Ron DeSantis Deems Drag Show 'Inappropriate,' Considers Investigating Parents

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Florida Gov. Ron DeSantis is considering using child protective services to investigate parents who bring their children to see drag performances.

During a Wednesday press conference, DeSantis said he’d consider investigating parents, just as Florida Rep. Anthony Sabatini (R) proposed, to “terminate the parental rights” of an adult and hit them with a felony charge if they bring their children to watch drag shows.

The remarks from the governor who signed the controversial “Don’t Say Gay” bill into law followed a video posted to Twitter showing children attending a drag show in Texas, NBC News reported.

“We have child protective statutes on the books,” DeSantis said.

“We have laws against child endangerment. It used to be kids would be off-limits. Used to be everybody agreed with that. Now it just seems like there’s a concerted effort to be exposing kids more and more to things that are not age appropriate,” he added.

DeSantis added that a video from the show in Dallas was “totally inappropriate” and “not something children should be exposed to.”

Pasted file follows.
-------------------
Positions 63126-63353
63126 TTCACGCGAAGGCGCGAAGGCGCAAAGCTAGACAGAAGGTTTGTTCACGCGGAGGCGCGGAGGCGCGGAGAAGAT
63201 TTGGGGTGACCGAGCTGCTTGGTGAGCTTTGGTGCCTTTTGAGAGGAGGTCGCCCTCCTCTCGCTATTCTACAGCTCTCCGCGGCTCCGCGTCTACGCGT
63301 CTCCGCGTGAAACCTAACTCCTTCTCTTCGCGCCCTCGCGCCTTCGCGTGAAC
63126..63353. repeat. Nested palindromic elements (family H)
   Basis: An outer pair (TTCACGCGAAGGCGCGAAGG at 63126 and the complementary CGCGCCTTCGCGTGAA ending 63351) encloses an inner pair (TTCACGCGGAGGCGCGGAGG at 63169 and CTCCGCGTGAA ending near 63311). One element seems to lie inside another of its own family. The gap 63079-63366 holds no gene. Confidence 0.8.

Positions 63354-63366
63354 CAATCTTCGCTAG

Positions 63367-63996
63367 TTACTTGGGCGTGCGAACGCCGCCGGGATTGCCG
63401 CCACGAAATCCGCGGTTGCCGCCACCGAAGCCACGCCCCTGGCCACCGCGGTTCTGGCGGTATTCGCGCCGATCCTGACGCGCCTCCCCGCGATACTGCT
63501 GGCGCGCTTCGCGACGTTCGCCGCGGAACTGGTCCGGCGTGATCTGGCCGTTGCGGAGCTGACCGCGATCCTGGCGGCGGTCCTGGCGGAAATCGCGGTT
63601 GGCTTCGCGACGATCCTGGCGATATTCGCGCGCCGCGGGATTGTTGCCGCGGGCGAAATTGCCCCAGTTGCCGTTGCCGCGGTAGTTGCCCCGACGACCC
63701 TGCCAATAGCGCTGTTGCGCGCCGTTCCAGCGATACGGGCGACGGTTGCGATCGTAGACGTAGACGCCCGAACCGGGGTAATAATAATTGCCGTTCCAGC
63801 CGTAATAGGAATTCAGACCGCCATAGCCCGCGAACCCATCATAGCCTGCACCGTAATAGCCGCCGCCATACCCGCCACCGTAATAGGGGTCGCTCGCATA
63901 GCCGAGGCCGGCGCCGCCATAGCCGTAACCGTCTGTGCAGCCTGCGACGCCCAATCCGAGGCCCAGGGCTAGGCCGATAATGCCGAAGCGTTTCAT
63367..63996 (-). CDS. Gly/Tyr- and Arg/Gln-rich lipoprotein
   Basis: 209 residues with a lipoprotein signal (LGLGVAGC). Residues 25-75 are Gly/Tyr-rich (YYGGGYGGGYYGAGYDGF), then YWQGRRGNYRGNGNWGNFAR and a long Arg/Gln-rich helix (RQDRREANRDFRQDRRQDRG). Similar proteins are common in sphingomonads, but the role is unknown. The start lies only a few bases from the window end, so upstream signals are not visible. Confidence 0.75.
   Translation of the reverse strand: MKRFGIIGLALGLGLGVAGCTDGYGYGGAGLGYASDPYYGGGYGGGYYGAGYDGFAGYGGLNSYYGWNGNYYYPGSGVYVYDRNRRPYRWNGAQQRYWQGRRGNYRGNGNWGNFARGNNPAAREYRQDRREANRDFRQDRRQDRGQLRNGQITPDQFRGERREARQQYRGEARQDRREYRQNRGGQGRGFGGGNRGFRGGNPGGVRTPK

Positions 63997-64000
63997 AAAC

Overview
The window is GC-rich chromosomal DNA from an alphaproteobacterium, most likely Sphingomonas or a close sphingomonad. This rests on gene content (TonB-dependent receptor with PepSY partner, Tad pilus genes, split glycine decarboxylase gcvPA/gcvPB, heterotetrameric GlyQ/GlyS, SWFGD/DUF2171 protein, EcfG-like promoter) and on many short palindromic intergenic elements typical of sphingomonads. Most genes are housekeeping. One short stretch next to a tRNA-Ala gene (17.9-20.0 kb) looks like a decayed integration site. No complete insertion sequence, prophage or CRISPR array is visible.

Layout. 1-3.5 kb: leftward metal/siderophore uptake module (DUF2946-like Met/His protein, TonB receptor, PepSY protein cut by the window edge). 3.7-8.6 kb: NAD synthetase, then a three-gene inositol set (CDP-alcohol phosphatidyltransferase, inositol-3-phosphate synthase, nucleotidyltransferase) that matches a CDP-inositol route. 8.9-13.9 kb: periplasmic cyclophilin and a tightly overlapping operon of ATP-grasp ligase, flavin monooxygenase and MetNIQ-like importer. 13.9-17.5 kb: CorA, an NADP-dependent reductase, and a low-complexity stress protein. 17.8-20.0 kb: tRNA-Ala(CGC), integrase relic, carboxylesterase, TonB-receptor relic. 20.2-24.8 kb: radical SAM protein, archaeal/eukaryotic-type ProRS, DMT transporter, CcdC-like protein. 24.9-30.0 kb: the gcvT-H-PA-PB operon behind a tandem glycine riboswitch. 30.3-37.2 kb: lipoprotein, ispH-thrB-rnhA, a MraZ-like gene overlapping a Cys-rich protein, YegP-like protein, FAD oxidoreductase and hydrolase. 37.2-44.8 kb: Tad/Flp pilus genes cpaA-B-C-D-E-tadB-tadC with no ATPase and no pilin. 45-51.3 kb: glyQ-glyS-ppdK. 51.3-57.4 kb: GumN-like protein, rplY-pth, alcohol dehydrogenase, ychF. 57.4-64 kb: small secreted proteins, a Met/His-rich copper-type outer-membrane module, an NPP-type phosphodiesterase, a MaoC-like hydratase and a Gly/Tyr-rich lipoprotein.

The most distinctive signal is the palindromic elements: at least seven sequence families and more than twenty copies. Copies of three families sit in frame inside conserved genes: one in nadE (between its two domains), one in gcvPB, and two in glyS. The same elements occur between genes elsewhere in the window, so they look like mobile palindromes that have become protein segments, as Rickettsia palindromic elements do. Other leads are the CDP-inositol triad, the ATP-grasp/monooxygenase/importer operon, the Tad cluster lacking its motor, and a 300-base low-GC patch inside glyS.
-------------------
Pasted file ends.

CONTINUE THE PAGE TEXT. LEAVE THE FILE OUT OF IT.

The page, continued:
Other Republicans and conservatives followed suit in calls to bar children from drag performances, including Rep. Marjorie Taylor Greene (R-Ga.) and Fox News host Tucker Carlson.

Drag shows and culture have been celebrated forms of expression in the LGBTQ community over the years.

Drag has also been popular on television in the form of shows such as “RuPaul’s Drag Race,” a program that won the Primetime Emmy Award for Outstanding Competition Program four straight times from 2018 to 2021.

Drag show performers have had a history of having “to contend with a legal system that punished non-normative gender expression,” according to an article on the art form by MasterClass.

This includes a number of cross-dressing laws passed between the 19th and 20th centuries, the site added. The LGBTQ community was also targeted by police with the technically nonexistent “three-article rule,” many of which began between the 1940s and 1960s.

This article originally appeared on HuffPost and has been updated.

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